The wait for the hotly-anticipated Cybertruck is nearly over.
There’s been years of teasers – and delays – but in just a few days’ time, customers will start taking delivery of the shiny new EV pickup.
All’s well that ends well, right?
Maybe not, as it’s still unclear how much the Cybertruck will cost at launch – and everything points to it not being cheap.
Back when the Cybertruck was announced in 2019, it was advertised with a reasonable starting price of $39,900.
Then there would be two higher-performance models costing $49,900 and $59,900.
But in 2021, that information vanished from Tesla’s website, leaving future customers in the dark about their dream truck’s eventual price.
On Tesla’s earnings call on Wednesday, Elon Musk effectively dispelled any expectations of an accessible Cybertruck – at least initially.
“It is going to require immense work to reach volume production, and be cashflow positive, at a price that people can afford,” Musk said.
It’s pretty simple really – affordability in manufacturing is all about scale, so the more trucks Tesla can churn out, the cheaper it can sell them for.
But according to the Tesla CEO, scaling production of a vehicle like the Cybertruck is hard.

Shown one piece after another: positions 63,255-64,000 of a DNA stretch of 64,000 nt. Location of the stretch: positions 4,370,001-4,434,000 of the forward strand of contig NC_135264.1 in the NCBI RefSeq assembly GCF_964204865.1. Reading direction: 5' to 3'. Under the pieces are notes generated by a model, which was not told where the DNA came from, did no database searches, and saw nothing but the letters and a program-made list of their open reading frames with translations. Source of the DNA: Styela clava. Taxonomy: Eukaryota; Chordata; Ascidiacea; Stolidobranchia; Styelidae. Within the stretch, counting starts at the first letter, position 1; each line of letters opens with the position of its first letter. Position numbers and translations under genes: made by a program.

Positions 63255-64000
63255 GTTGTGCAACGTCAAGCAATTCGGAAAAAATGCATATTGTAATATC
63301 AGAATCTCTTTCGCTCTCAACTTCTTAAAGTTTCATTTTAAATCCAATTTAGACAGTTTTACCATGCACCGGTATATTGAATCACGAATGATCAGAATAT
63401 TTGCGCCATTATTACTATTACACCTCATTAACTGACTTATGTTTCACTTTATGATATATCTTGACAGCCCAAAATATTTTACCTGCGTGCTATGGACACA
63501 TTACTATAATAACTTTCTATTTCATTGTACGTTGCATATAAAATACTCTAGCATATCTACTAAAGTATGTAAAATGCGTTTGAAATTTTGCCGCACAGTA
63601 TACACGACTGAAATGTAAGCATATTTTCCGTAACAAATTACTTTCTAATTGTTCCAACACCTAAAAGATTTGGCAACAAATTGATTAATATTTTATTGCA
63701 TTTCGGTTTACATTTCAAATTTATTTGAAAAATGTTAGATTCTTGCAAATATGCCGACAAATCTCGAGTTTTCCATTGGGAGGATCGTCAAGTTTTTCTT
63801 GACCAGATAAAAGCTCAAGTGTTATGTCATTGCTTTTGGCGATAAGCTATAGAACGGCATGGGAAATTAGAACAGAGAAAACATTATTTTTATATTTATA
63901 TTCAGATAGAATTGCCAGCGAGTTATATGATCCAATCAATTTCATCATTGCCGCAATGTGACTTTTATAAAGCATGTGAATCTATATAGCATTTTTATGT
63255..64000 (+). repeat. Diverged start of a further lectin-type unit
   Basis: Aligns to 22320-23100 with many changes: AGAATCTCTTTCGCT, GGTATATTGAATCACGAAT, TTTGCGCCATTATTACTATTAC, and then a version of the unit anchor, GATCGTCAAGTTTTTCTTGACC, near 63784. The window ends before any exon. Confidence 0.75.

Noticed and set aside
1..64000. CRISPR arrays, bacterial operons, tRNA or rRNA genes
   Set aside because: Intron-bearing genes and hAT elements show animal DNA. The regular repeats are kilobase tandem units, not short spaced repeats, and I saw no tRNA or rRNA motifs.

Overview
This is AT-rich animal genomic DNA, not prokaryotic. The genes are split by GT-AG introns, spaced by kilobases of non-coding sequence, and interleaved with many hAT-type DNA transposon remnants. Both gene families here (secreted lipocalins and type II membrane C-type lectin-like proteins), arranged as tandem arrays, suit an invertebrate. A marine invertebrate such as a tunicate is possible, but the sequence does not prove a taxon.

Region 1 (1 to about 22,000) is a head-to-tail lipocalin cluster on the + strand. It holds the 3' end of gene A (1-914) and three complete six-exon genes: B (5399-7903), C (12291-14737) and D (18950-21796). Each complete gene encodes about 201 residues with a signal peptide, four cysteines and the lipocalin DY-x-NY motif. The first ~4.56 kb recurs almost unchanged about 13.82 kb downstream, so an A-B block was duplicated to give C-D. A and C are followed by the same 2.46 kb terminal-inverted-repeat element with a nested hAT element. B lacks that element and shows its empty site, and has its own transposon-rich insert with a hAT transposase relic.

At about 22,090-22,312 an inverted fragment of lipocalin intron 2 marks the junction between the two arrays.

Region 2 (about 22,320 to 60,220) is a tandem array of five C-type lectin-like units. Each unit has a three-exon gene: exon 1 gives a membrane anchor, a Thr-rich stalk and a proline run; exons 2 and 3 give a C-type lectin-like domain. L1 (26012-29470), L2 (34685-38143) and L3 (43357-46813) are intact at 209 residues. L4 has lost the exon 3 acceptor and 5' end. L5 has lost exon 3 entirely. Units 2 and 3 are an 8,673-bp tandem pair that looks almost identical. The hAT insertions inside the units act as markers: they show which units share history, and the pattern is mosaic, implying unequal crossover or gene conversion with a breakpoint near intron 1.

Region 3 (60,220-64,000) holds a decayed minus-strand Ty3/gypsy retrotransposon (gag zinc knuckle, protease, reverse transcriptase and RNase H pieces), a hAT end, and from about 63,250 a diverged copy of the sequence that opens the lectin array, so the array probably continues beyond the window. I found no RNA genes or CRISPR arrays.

Musk foresees “enormous challenges” in ramping up Cybertruck production, mainly because the pickup requires new manufacturing processes.
“If you want to do something radical and innovative and something really special like the Cybertruck, it is extremely difficult because there’s nothing to copy,” Musk said.
“You have to invent not just the car but the way to make the car.”
Musk estimates that it’ll take around 18 months until the Cybertruck is cashflow positive.
It won’t be until some point in 2025 – once Tesla has navigated these production challenges – when the company will be producing “roughly” 250,000 units a year, Musk predicts.
Even then, the Cybertruck is likely to come with a “fairly premium” price tag, given that it will be made from pricey stainless steel that will necessitate more expensive stamping equipment.
Then there’s battery prices, which haven’t dropped as much as people expected four years ago.
And of course, the Cybertruck won’t benefit from the economies of scale of more mainstream models like the Tesla Model 3.
Unlike four years ago, there are now a few electric pickup trucks on the market, and none of the Cybertruck’s competitors are particularly affordable.
For example, the 2023 Ford F-150 Lightning starts at around $50,000 – and that’s for a bare-bones work truck with a mediocre 386 km (240 miles) of range.
If you’re wanting more cerature comforts and the optional 515-kilometer (320-mile) battery pack, prepare to shell out around $70,000.
It’s tough to imagine the top-tier Cybertruck costing much less than $100,000, given what else is out there.